Appliance Leveling Feet and What You Need to Know to Avoid Trouble

Appliance Leveling Feet of Washing Machine

I bought a Maytag commercial grade washing machine from a large local dealer. I wanted something that would wash well and last for years so I went with this unit. After I had it delivered and set up, I noticed that the washing machine started moving a short time later that caused it to go out of level. At the time I was dealing with a family member’s illness and running back and forth to the hospital and then a rehabilitation facility so I improvised the best I could with a temporary fix. Under one of the appliance feet, I stuck a paint stick for a slight adjustment for leveling to keep it in balance until I could have it fixed.

Reaching out to the manufacturer was tough. Maytag is owned by Whirlpool and the machine has a five-year warranty with parts and labor and 10 years on the transmission so I figured I would call the company and at least check if it was covered. The rep I got gave me a vague response they would send a technician to look at it and if the technician deemed it wasn’t covered they would then charge me even if I didn’t have them do a thing. She couldn’t tell me if it was covered or not. I would have used some other repair service if it wasn’t. I figured it was just out of level.

After talking to the dealer they sent someone out at no charge. This was great! But they merely leveled the machine. They didn’t complete the job though. Maytag had a video and even YouTube has lots of videos on leveling washing machines. Furthermore, the installation guide for the machine tells you how to do it. My machine has metal leveling feet. The shaft of the foot is threaded and they have a nut that when you get the machine is at the bottom near the foot. I told the dealer’s installer that you have to raise that locking nut up to the top. However, the installer told me this is not how they level the machines. Despite what I told him about the company’s video about properly leveling it, he was adamant that it was the wrong way to do it. And they did level it and it appeared balanced when he checked it with his level. It just wasn’t going to stay that way.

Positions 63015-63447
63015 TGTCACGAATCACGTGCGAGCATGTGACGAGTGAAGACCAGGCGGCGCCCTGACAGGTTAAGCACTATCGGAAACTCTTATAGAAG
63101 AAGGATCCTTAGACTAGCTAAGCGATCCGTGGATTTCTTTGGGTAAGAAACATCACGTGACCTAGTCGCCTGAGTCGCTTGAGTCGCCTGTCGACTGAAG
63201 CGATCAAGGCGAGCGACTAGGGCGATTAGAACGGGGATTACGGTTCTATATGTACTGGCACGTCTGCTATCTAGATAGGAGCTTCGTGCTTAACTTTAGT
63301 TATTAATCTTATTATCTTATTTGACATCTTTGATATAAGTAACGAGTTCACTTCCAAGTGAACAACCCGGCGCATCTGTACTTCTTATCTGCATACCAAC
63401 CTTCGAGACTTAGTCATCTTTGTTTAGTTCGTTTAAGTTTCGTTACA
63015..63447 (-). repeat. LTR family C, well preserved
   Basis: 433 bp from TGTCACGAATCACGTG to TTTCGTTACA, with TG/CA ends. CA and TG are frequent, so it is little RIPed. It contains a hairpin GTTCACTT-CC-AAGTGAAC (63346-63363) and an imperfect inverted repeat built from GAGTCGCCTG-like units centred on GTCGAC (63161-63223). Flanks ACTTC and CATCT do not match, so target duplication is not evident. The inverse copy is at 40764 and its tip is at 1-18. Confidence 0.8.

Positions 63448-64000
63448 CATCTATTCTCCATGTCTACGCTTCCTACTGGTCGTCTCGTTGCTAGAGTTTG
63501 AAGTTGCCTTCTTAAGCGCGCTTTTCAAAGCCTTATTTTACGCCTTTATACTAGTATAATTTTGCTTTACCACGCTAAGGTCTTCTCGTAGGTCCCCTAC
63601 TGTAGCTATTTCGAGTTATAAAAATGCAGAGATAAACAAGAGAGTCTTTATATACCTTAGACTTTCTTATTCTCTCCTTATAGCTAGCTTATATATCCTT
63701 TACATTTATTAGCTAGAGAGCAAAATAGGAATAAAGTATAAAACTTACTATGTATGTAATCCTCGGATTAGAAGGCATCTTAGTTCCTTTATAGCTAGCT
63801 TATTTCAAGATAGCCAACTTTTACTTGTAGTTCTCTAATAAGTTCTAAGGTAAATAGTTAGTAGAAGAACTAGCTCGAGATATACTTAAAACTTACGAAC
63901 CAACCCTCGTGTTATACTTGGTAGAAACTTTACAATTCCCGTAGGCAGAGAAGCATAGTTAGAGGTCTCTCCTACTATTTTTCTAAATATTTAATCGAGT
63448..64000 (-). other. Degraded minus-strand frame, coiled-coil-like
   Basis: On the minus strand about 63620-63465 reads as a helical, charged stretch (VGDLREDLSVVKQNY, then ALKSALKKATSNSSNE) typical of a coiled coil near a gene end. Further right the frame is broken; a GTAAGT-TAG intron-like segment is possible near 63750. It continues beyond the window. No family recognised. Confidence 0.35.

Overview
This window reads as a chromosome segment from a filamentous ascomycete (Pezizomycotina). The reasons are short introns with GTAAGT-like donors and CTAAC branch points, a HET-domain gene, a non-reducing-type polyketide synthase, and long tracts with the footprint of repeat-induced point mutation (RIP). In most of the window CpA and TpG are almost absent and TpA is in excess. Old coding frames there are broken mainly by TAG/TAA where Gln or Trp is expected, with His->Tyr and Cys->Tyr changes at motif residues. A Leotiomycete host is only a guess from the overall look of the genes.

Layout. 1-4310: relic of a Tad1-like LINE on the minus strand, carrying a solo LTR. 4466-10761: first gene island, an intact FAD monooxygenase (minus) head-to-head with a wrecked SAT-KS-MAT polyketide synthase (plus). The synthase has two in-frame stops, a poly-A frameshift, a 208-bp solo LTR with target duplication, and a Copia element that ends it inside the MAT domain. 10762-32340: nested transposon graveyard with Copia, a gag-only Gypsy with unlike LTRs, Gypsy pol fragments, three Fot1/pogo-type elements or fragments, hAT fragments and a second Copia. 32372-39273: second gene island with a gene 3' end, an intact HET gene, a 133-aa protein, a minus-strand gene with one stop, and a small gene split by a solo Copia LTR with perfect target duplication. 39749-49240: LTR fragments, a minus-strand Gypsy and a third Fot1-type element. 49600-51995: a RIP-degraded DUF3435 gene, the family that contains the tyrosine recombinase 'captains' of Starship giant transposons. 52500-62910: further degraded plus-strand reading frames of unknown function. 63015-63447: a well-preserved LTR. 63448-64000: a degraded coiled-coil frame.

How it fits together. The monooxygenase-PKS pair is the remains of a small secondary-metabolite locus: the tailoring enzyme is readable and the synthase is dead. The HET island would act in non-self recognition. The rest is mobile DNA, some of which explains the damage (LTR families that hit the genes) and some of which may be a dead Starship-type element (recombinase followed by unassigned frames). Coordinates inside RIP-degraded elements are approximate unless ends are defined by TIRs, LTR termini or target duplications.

My guy could have done this himself but it’s awkward and we paid for installation anyway. So they left and I watched the videos again. Then I called the manufacturer again and they told me I was right. In fact, the dealer that fixed this would have been one of the companies that the manufacturer would have sent and would have fixed it wrong anyway! So this time the manufacturer called the dealer directly and the dealer called me back.

The dealer was supposed to send a senior technician for this task of leveling the appliance feet. But I think this was just another installer and he wanted to do the same thing! I said no! I had him take off the foot and showed him he needed to raise that locking nut to be up snug against the machine’s base. He did that and hopefully this stays in level.

I need to get a small magnetic level and some wrenches. I feel I am becoming an expert. But leveling appliances is important as they won’t function correctly otherwise. Many machines come with plastic feet and I looked at those in my research and I didn’t see any locking nut.

Nonetheless, check the installation guide after you get a new major appliance about the exact procedure for leveling the machine’s feet. After all, your machine could appear level when it may not be. Being more informed about how your machine should be leveled can save you headaches as well as prolong the life of your washer in the future. It is also a good idea to download all these manuals and store them on your computer where you can find them. Yes, they give you books with the machine but it’s a lot easier to have it on the computer. It’s easier to find!

You also may want to read my post on ways to conserve energy in the laundry and another on laundry room organization.

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